gesture to the ever-present past, he snapped them up again.
He can see them now from his desk if ever he sits there.
It’s a splendid creation of cinnamon lacquer and glass that
stands free and clear of any detritus an agitated owner might
have strewn about. Nearby, near eye level, stretches a long,
thick, cream-colored shelf bearing neat stacks of books on
art, architecture and accouterments of the good life, plus
objects collected during Marco’s travels all over the world.
That was when he worked for Wilson Associates, doing
hotels in far-flung places such as India, Pakistan, Japan,
Russia and Indonesia. His first interview was there after
graduation from the architecture school at U T Austin, and he
loved the firm so much and so immediately that he cancelled
all other appointments and said yes.
Now Marco is on his own, helping clients such as the one
on Lakeside where he and Ashley Tatum now work together.
“We have a master plan,” he explained, “to reupholster
everything when the dog grows up and stops chewing on
rugs.” He was happy to report that some renovation is about
to happen. At one point Marco rehung the art and redirected
the lights with special attention to how and when they
should be dimmed. He edited heavily and spread things out
to reveal treasures long obscured by an excess of objects. As
for the architecture, “I’ve never seen [anything] so perfectly
detailed,” he said. “It’s my favorite Frank Welch house. It has
the elegance and stateliness of Lakeside but not the formality
Marco French is committed to the classical ideal, to
symmetry, order and proportion. Every work of art “is either
classical or baroque,” said New York art dealer Sidney Janis.
“Maybe so,” Marco replied when I quoted this to him, “but it
all begins with the classical.” The conviction that everything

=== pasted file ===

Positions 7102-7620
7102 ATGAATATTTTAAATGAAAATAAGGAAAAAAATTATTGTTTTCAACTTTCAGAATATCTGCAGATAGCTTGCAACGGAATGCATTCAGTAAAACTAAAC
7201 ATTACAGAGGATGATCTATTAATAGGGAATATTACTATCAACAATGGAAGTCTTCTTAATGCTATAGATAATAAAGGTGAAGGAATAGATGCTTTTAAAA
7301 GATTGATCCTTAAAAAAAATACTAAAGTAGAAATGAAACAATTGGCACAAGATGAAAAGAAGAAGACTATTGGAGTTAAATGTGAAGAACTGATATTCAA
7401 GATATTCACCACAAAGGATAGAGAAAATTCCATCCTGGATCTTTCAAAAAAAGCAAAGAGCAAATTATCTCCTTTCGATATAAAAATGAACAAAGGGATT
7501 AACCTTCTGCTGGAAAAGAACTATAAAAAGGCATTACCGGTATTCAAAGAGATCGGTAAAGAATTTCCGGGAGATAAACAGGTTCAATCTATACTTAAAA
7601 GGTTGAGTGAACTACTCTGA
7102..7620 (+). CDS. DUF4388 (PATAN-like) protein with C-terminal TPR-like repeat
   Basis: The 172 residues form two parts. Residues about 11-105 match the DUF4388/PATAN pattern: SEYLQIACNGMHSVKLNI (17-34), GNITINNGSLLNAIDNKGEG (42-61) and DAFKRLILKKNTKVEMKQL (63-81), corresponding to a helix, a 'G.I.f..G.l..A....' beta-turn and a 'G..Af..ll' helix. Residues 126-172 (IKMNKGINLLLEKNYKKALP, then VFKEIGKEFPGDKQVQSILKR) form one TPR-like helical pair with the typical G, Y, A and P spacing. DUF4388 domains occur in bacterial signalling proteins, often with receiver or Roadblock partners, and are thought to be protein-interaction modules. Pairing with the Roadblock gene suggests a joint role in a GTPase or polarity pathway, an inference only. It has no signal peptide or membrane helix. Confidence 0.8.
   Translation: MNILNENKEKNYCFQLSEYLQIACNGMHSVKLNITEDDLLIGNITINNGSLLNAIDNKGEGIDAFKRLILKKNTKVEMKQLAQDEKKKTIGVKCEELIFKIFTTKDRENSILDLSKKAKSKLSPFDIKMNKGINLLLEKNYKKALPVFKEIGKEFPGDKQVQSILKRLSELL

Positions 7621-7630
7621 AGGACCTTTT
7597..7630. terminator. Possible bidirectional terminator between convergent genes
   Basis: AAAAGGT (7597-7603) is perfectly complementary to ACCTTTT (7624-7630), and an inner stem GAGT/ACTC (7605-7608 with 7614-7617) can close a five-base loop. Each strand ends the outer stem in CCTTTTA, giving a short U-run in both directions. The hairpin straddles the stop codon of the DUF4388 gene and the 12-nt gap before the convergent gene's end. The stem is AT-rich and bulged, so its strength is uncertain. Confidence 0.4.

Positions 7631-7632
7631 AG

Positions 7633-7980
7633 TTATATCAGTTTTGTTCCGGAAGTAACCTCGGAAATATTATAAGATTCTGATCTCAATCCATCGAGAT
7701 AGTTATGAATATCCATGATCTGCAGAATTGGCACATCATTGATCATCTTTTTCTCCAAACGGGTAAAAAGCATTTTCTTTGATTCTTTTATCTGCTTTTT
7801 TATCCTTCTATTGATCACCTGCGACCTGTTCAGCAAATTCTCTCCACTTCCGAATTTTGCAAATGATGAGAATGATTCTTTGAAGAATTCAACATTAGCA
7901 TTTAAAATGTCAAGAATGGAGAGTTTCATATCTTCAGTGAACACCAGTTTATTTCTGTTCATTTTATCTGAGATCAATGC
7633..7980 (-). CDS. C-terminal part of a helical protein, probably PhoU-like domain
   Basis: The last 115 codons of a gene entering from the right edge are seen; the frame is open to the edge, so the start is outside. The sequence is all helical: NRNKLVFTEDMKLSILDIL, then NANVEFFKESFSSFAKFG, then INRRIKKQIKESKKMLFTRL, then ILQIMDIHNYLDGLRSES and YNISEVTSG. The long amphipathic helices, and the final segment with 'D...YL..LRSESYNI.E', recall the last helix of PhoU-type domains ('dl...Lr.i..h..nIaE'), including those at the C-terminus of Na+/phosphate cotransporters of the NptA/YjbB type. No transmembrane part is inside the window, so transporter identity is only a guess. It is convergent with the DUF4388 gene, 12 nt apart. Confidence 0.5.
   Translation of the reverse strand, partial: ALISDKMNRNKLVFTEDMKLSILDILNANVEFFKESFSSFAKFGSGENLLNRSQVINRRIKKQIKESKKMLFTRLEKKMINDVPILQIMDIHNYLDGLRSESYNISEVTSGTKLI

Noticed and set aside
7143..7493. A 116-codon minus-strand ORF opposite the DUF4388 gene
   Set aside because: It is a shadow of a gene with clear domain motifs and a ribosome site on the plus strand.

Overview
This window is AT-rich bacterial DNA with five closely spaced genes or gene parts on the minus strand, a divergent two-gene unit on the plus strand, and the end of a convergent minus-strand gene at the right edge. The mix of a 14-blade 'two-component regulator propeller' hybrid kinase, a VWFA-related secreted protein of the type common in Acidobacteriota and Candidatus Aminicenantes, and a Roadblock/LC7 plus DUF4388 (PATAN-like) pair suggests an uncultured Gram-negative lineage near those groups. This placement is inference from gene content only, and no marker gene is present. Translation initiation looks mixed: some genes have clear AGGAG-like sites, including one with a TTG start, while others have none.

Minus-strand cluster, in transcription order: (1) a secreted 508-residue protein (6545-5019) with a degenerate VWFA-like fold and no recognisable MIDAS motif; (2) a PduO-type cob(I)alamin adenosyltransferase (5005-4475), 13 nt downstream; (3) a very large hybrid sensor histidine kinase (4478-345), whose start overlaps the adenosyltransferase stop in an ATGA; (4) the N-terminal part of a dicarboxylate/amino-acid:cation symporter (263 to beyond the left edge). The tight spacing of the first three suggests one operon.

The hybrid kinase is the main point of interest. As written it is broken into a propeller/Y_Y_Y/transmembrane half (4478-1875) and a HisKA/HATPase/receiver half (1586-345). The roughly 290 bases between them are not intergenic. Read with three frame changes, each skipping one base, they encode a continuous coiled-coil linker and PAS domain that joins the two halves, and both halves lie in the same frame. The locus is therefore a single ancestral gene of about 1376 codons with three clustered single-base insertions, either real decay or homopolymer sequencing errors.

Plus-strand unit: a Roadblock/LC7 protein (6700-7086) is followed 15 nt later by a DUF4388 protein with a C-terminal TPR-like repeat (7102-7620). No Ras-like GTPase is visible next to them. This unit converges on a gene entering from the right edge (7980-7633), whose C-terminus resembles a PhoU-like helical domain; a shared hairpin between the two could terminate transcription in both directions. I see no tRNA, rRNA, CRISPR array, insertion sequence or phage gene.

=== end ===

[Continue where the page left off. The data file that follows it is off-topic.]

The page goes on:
flows from the formal vocabulary of Greece and Rome came
from his mother, a war bride who moved from Florence to
Texas to marry a U.S. soldier she met during World War II
when he was stationed on the banks of the Arno, in the land
of Michelangelo and Brunelleschi. She took her son, Marco
Joe French (the middle name is for his American grandfather),
to Italy when he was 8, then back at 13, and again after both
high school and college graduations. He still has family there
and would love to get “the tiniest little house in Florence.”
Marco still has a house in Waxahachie, where his father
owned a cotton farm, not unlike Ashley Tatum’s grandfather
whose cotton business was in Greenville. The two of them
agree that creative people are born, not made. They both
like to see a mix of styles that represent the taste, sometimes
multifaceted, of their clients. Most importantly, they are
reliable as civilizing influences in a city that can never get
enough of that.
As for art, Ashley Tatum no longer believes, as she once
said, that everything has been done. “You have to take a step
back,” she observed. “What is art? Painting, new media,
performance. [We are] reinterpreting, mixing the media.
Reinterpretation is endless. What we need to avoid,” she
added, “is ‘historical amnesia,’ forgetting what we never took
the time to learn.” Her aim is to keep that from happening.